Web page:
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Even in Motown, Dodgers are no hit

Only three hits come in a 5-0 loss to Detroit that sends scoreless streak to 23 innings in Lowe's homecoming.

June 14, 2008|Dylan Hernandez | Times Staff Writers

DETROIT -- Cory Wade managed to produce the kind of fireworks that the Dodgers' lineup couldn't, drilling Carlos Guillen on the arm and commanding him to take first base.

But life for the Dodgers has become such that even that bench-clearing incident in the eighth inning Friday night only resulted in further humiliation, in this case the sight of Magglio Ordonez standing to admire his two-run homer that put the finishing touches on their 5-0 loss to the Detroit Tigers at Comerica Park.

Shut out for the second consecutive day, the Dodgers extended their scoreless streak to 23 innings and fell five games under .500 for the first time this season. They were held to three hits by Tigers starter Armando Galarraga and reliever Freddy Dolsi, spoiling the homecoming of Derek Lowe, who grew up in nearby Dearborn, Mich.

Watching rain pound the field in the hour leading up to the scheduled first pitch and evidently convinced that his start could be pushed back a day, Lowe said loudly in the dugout, "Welcome home."

The sarcasm might as well have been directed at the other element out of his control, the Dodgers' offense, which he wasn't a part of because the designated-hitter rule was in effect.

Lowe gave up two earned runs in seven innings, the pair of fifth-inning runs by Detroit essentially putting the game out of reach.

Manager Joe Torre again lamented the lack of pressure the lineup put on the opposing pitchers and the inverse effect that it had on his starter.

"Every single pitch they throw could be the game," Torre said. "It takes a lot out of them."

Lowe, who entered on a two-start winning streak, was gone by the time reporters were let into the clubhouse. But his frustration was on display when he ran to cover first base on a seemingly harmless grounder by Marcus Thames.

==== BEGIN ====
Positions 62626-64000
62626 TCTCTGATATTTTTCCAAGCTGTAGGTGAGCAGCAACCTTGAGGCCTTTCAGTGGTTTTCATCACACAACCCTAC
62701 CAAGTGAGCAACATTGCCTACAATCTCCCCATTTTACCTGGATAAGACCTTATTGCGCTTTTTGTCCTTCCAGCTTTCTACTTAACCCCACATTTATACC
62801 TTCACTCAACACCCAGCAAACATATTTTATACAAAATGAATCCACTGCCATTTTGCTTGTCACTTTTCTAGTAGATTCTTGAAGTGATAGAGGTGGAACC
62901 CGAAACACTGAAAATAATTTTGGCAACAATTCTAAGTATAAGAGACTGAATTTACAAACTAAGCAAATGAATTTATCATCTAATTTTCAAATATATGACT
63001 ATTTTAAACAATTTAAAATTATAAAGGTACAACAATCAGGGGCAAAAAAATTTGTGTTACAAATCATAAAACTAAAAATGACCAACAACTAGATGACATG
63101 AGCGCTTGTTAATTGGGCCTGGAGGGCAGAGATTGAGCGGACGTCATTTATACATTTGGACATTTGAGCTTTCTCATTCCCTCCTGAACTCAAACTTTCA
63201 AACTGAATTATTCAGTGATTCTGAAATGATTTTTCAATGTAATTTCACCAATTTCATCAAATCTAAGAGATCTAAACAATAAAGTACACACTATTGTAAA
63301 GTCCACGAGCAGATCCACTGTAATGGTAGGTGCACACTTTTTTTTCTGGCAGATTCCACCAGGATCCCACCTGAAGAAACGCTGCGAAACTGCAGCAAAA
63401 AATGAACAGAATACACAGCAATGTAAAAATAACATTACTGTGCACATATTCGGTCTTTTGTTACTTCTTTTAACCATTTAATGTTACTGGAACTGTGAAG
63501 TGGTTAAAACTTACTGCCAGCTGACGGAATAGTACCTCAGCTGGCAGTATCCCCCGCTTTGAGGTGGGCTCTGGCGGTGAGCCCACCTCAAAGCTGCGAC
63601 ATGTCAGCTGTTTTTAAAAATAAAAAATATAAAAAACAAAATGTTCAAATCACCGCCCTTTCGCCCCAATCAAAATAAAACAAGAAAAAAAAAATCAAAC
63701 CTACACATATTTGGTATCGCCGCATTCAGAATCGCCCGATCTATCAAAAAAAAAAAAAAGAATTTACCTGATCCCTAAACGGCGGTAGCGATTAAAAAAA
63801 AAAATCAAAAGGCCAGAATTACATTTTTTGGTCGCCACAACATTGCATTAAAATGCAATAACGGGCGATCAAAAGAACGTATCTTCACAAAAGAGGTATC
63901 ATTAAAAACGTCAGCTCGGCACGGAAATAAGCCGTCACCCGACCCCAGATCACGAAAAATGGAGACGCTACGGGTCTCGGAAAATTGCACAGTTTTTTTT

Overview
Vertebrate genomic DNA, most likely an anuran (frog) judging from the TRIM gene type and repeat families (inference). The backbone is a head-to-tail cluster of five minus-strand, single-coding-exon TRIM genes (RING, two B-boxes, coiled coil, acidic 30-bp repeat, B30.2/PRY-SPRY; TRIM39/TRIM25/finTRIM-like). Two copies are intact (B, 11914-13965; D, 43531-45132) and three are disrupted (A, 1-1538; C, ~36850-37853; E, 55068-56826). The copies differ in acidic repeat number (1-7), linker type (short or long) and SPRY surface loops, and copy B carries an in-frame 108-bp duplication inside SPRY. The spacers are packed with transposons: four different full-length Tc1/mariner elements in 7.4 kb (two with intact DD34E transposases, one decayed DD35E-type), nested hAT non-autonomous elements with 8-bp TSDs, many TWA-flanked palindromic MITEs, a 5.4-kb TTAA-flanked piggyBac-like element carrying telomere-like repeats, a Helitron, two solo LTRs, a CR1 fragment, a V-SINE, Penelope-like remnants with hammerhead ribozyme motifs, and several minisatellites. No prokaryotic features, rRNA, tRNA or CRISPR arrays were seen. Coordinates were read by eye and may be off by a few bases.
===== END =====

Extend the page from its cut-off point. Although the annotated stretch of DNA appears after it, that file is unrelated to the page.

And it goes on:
The ball hit the glove of James Loney, went through his legs and squirted into right field, allowing Miguel Cabrera to score and increasing the Dodgers' deficit to 3-0. Standing near the bag, Lowe removed his glove and motioned as if he was about to slam it into the infield dirt.

Only two Dodgers made it into scoring position, Loney in the second and Juan Pierre in the fifth. Loney, who reached third on a triple, was the only Dodger to get a hit that made it out of the infield.

"This is where you become a man," Pierre said. "We have some young guys going through it for the first time. Lot of guys are getting on-the-job training."

Some of that frustration boiled over when Wade hit Guillen, which Wade, Torre, Guillen and Tigers Manager Jim Leyland agreed was unintentional.

Guillen said he hurt his right wrist on his first swing of the at-bat while fouling off a fastball.

Catcher Russell Martin admitted that the pitch was intended to be on the inside part of the plate.

"It looks like his hand's bothering him, so we're trying to throw it up and in to make him use his hands and that's it," Martin said. "He's probably just frustrated because his hand's sore, then he gets hit around his hands. I understand his frustration, but you've got to know the game."

Said Torre: "Somebody gets hit by a pitch and he wants to start a war . . . It's interesting because if it's thrown where somebody gets hit, it's on purpose, but if it's thrown down the middle and it gets hit out of the ballpark, then all of a sudden it's a mistake. You can't always throw it where you want to throw it."


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